Facebook acquired WhatsApp in 2014, hence WhatsApp LLC is one of four companies owned by Facebook Companies. On their website, WhatsApp LLC asserts that “We may share information about you within our family of companies to facilitate, support and integrate their activities and improve our services”.
The cause for concern has stemmed from the omission of a key paragraph in WhatsApp’s updated policy, that previously gave assurance to users that their data would not be shared with Facebook should they not wish to do so. The paragraph reads:
“If you are an existing user, you can choose not to have your WhatsApp account information shared with Facebook to improve your Facebook ads and products experiences.”
The absence of the previous paragraph in the new update gives the implication that users are coerced into data sharing with no exception. In response, the company asserts that the omission is merely a reflection of WhatsApp’s mode of operation since 2016.
What happened in August 2016?
A major update was announced by Whatsapp LLC during this time that allowed the app to share user information and other metadata with Facebook. During this time period, users were given a choice to agree or opt out of this data sharing with Facebook. WhatsApp honoured a user’s choice had they opted out of the data sharing agreement. This feature to opt out is no longer available in the app’s settings, but to check whether your account has opted out of the data sharing, simply navigate to Settings> Request account info. This should send you a report in 3 days as to whether you had opted out of the feature to share your data with Facebook (this would only be the case had you opted out in 2016).
The discrepancy now however, resides in the billions of users who have started using the app since 2016 have obviously missed out on the previous window period where they could have chosen to opt out of this data sharing. This means that by default, users of WhatsApp have had their data shared with Facebook since 2016.
What does all this mean now?
Although many users, who missed the opt-out window period in 2016, by default have their data shared with Facebook, this has no impact on WhatsApp’s privacy features such as end-to-end encryption. Any messages, photos or media content that has been sent and received on a device, can only be viewed on that device, meaning WhatsApp and Facebook will not be able to access these.
What information does WhatsApp share with Facebook?
This is centred mainly on a user’s account information such as how often the user logs in and out of WhatsApp, battery health information, operating system, app version and the phone number associated with the account.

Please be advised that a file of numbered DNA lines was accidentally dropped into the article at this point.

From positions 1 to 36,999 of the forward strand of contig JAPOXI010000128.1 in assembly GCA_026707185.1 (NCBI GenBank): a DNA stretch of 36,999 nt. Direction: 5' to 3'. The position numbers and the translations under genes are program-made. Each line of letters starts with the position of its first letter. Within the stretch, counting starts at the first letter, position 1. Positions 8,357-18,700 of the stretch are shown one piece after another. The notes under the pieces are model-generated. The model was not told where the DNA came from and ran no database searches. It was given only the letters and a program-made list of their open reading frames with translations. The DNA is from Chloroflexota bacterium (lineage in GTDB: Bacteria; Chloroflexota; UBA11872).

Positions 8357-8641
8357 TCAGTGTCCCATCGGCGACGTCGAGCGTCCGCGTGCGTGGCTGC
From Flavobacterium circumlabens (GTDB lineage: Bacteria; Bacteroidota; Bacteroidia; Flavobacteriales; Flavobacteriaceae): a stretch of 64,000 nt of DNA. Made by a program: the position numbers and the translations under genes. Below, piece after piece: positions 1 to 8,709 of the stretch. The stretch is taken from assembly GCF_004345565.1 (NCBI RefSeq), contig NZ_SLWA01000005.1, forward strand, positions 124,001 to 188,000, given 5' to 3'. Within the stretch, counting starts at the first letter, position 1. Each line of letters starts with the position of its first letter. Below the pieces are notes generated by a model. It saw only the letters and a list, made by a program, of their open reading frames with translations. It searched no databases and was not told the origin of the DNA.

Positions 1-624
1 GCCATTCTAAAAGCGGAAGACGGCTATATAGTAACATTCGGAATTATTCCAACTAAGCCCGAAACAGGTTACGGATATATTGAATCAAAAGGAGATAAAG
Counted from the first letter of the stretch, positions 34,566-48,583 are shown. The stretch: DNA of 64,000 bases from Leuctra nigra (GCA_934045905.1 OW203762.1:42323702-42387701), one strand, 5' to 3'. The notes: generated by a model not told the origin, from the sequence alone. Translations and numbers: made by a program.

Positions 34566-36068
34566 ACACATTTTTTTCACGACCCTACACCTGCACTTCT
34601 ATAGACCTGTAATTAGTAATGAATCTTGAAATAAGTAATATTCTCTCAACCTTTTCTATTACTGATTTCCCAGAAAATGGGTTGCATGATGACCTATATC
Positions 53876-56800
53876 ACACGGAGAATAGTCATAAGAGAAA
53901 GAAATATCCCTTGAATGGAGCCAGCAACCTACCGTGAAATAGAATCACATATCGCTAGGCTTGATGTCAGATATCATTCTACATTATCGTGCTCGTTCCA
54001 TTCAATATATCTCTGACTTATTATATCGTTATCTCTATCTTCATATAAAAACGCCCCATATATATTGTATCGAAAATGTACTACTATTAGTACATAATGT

WhatsApp’s end-to-end encryption feature allows the app to protect the privacy of a user’s message content, giving motivation to the belief that the new update to the recent policy change, is not new or a cause for worry.
What are the effects of this share?
If you simply have a WhatsApp account and do not have a Facebook account, there are no tangible difference that can be discerned. Those owning both accounts, will see targeted ads on Facebook based on the phone number linking.
This new update is targeted for business accounts which will allow businesses to store and manage their WhatsApp chats, allowing WhatsApp to access these, however, the average user will experience no effects on their chats as this update does not target non business chats and account data.
The take home point from the policy update is that individual messages on WhatsApp are safe due to the end to end encryption feature on WhatsApp. This means that once a message, photo or any other media content has been delivered, it is automatically deleted from WhatsApp’s servers, thereby maintaining the user’s data integrity.
How reliable is end-to-end encryption?
This open source encryption scheme has been hailed as “state of the art” due to the source code governing this encryption being audited by independent security experts open whisper systems
Should I uninstall WhatsApp?
The decision to uninstall an app is informed by personal choice, however, users are encouraged to make an informed decision by assessing the implications that the new policy change has for them, as the average user, with a non-business account as the change targets business accounts. Some of the alternatives that have been suggested include smaller communication platforms such as Telegram and Signal. Users are encouraged to read the aforementioned platforms’ privacy platforms and make an informed choice on the kind of platform they wish to undertake communication on.